I used Panasonic’s Lumix FT2 wet cameras for 13 years or more, a simple, slim, one-handed, all-weather P&S which didn’t have to be mollycoddled. In 2011 we even used them to make a series of packrafting videos.
Later FTs seemed to lose the functionality of the FT2, so as they died or sank, I replaced them with used cheapies off ebay until they got too hard to find. Desert, pocket or sea, I’ve always liked the Lumix range’s preference for a wider 24mm-ish lens. Ridiculous zoom levels were far less important because picture quality dived. But after a really old FT1 burner unsurprisingly failed to survive a few minutes of snorkelling the other month, I decided to step up to a used Olympus TG-5 after some paddle boarders rated them.
Commonly the Olympus TG-5 (now a TG-6 but nearly the same) and Panasonic FT7 (left) get rated as the best P&S waterproof cameras. But they seem expensive for what they are, and when you consider the tiny zoom lens tucked inside the inch-thick body, you’re never going to get great shots, especially in low light or at full zoom.
Even then, my FTs always needed to be tricked into slightly lower (better) exposures by half-clicking on the sky, pulling down and composing before clicking. It was only when I got a Lumix LX100 that I realised
a: how handy an EV Comp dial (left) is; I use it on almost every shot. And
b: how relatively crappy some of my FT pics were. I used the FT less and less.
Back to the TG-5. Watching one of the vids below I learned it has an unmarked ‘control dial’ in the same, top-right position and which can work as an EV Comp dial. That alone is worth the price of the camera.
Having been inspired to RTFM for once, I now realise the TG-5 is actually much closer to the LX than I though, not least in terms of the staggering number of things it can do. You can even clip on wide or tele converter lenses (a bodge, imo, if photo quality matters) but more usefully, you can fit a clear filter over the vulnerable lens window. For that you need the Olympus CLA-T01 adapter (£20; or a £6 JJC knock-off; above left) to which you then screw in a regular 40.5mm filter: UV, polarised, whatever (above). With a piece of screen guard stuck over the LCD, the Olympus Tough can now be treated Olympus Rough, with both screen guard and UV filter being inexpensively replaceable.
It also has an easy-to-use custom self-timer, a blessing for us paddle-blogging singletons. Normally I’ve had to settle for 3-shots-at-10 seconds, or simply shoot video and extract a cruddy still, but on the TG you press the sequential shooting (‘6 o’clock’) button and press the Info button to edit:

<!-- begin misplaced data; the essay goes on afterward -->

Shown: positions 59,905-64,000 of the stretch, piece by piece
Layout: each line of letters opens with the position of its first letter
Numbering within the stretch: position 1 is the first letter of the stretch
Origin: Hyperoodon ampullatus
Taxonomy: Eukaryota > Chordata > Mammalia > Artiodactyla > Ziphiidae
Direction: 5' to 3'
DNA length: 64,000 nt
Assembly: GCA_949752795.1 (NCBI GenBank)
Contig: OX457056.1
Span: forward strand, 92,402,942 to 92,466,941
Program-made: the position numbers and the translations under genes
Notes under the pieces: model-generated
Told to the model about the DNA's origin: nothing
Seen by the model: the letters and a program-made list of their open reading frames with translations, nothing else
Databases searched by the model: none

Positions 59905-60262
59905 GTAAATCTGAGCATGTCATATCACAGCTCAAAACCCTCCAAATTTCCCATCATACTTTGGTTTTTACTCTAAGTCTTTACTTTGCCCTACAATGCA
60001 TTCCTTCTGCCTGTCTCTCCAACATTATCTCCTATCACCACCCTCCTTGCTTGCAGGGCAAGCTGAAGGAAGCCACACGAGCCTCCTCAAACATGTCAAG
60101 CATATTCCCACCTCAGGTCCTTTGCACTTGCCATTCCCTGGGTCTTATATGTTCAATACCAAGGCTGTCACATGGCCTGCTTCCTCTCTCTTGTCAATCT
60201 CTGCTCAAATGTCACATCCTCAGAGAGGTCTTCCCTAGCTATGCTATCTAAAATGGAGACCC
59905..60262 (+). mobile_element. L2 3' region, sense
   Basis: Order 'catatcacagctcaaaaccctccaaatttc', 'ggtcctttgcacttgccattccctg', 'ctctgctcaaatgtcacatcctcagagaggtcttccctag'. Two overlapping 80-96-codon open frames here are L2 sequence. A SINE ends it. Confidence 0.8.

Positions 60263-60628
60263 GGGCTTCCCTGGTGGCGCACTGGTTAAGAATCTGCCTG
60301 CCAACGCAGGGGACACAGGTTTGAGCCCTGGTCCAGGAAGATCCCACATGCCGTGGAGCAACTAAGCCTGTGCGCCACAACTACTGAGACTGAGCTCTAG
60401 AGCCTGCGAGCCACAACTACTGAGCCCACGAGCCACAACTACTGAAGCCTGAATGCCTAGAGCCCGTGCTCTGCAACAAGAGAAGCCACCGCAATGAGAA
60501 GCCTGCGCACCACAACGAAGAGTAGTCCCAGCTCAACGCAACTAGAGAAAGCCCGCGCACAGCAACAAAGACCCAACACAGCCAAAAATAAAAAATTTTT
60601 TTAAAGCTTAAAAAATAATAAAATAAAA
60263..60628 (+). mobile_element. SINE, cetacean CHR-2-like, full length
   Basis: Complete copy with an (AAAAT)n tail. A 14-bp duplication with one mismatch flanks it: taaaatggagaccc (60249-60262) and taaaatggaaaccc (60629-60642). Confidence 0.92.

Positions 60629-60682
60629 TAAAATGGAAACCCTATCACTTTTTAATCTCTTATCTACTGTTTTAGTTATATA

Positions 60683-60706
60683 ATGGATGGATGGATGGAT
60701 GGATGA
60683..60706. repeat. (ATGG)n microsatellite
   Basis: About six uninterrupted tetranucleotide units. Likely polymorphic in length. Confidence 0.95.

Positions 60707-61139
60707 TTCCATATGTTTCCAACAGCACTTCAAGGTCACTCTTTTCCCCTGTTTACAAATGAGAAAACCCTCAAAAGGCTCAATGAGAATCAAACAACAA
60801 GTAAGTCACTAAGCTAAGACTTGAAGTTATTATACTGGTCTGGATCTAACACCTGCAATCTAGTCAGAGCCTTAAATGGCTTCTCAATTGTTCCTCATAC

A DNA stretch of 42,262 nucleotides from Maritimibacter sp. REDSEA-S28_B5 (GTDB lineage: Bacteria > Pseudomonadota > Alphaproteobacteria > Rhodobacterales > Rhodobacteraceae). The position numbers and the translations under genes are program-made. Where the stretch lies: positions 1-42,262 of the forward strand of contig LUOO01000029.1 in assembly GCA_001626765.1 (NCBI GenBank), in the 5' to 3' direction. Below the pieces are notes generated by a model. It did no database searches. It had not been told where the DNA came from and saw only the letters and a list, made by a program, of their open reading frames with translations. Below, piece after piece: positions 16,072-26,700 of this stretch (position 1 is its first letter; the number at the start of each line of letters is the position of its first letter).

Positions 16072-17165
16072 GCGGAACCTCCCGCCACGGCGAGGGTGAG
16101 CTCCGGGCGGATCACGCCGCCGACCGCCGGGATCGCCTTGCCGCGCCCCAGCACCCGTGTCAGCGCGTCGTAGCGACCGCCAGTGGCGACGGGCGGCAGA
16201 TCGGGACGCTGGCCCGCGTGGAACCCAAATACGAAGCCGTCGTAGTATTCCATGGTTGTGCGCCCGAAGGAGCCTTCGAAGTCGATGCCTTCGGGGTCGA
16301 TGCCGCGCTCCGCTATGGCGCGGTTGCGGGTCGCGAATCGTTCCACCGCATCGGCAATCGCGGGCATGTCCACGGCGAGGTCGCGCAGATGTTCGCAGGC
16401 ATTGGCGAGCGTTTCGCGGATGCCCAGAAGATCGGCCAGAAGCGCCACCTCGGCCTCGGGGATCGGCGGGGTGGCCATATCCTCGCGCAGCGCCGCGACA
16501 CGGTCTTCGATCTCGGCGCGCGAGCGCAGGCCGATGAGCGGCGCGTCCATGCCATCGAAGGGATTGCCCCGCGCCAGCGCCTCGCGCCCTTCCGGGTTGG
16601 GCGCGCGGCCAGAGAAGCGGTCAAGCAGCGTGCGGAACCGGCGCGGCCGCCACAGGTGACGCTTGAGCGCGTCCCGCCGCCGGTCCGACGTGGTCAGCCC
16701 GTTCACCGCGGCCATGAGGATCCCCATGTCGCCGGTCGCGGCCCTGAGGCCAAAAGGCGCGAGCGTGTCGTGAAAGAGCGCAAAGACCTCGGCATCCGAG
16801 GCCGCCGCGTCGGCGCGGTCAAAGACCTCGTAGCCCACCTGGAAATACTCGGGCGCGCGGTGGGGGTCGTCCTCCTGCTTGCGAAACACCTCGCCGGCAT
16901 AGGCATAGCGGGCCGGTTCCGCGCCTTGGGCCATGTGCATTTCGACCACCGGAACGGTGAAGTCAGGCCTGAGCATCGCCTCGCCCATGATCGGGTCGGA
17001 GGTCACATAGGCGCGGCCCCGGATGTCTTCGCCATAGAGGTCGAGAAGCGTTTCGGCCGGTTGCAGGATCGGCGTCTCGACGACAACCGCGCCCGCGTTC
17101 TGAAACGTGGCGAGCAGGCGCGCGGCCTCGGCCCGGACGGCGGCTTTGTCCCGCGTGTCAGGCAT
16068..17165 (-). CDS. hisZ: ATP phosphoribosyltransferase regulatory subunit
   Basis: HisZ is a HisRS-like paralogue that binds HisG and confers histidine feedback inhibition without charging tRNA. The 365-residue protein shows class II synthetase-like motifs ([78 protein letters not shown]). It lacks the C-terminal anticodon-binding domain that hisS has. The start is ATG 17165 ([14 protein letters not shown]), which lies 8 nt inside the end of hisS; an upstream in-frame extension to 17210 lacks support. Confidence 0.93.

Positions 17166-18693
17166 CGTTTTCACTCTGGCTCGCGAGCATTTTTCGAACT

• delay (1–30 secs).
• number of frames (up to 10) and
• frame interval (0.5–3 secs).
I have tried doing selfies with the video and extracting stills, but even on the highest ‘SuperFine’ video setting, the extracted 16:9 still is 1920 x 1080 pixels, while a photo is 4000 x 2256. You do notice the difference so getting to grips wit the custom self-timer is best, even if autofocusing on a passing boat can be hit and miss.
The battery is a slim 1270Ah which does masses of shots (four days or more) and you can charge it in the camera which is one less thing to carry. But for 20 quid I bought 3 clone batteries plus a travel-friendly USB housing rather than a mains charger (right) which will work off a laptop, battery pack, USB wall plug or a solar snorkel.
Once I’d have said GPS position, elevation and a compass in a camera were gimmicks. Now I’d admit they add some redundancy when a proper GPS unit goes flat, as it did on me one time. There’s an easy-access external switch to turn the GPS on to log a waypoint of the picture, for what that’s worth. Otherwise, all the other data, as above, is viewable by simply pressing the Info button with the camera off. Up it comes for 10 secs, north by northwest. The TG-5 will also take great pictures. At home I use my TG almost every day.
Tough by name and tough by nature (see below)
Red; easy to find on the river bed
EV Comp dial in the usual position
Battery charges in the camera
Easy to turn on and zoom one-handed (good on a moto)
Spare 3rd-party batteries from £4; USB charger from £8
Good hand grip
Rated at 15m of water so ought to survive some splashes
Slim and light (260g with chunky wrist strap)
GPS, elevation, compass, and even tracking with the camera off
Easy to access and configure custom self-timer
A baffling new menu to master – sigh
LCD text is a bit small
Expensive, but discounted to ~£330 new
A smashing camera
Two times I thought I’d killed my TG, as I’ve done with so many cameras over the years. Biking in the Moroccan Sahara one time, the red wrist strap loosened unnoticed and the TG tumbled along a hard road at 30mph. Picking it up, one corner was smashed in, but amazingly it still worked. I taped up the hole, gluing it later and used it for a few more years.
Scotland 2021: lunch on a slatted plank bridge up a glen. The camera slipped out of my pocket and fell through the gap into the a stream bed where it lay for at least five minutes before I noticed. This must be it, surely; just as long as the SD card makes it. Because I never use it under water, I’ve never bothered silicone-greasing the two access doors as they recommend, but I fished it out, blew the water out of the battery compartment and it still took pictures!
But soon the screen gradually clouded over, so did the lens and one by one, functions dropped away. Eventually turning it on gave nothing. Water must have worked its way though the system, shorting everything out.
Back home, a couple of days later I bought another used TG and had just started stripping the old one when I thought, I’ll just slip a battery in on the off chance. To my utter amazement the TG5 fired up good as before. All functions resumed and photos saved to and exported from an SD card. This is a Tough camera! I now have a spare as-new TG5 one which I was thinking about getting anyway.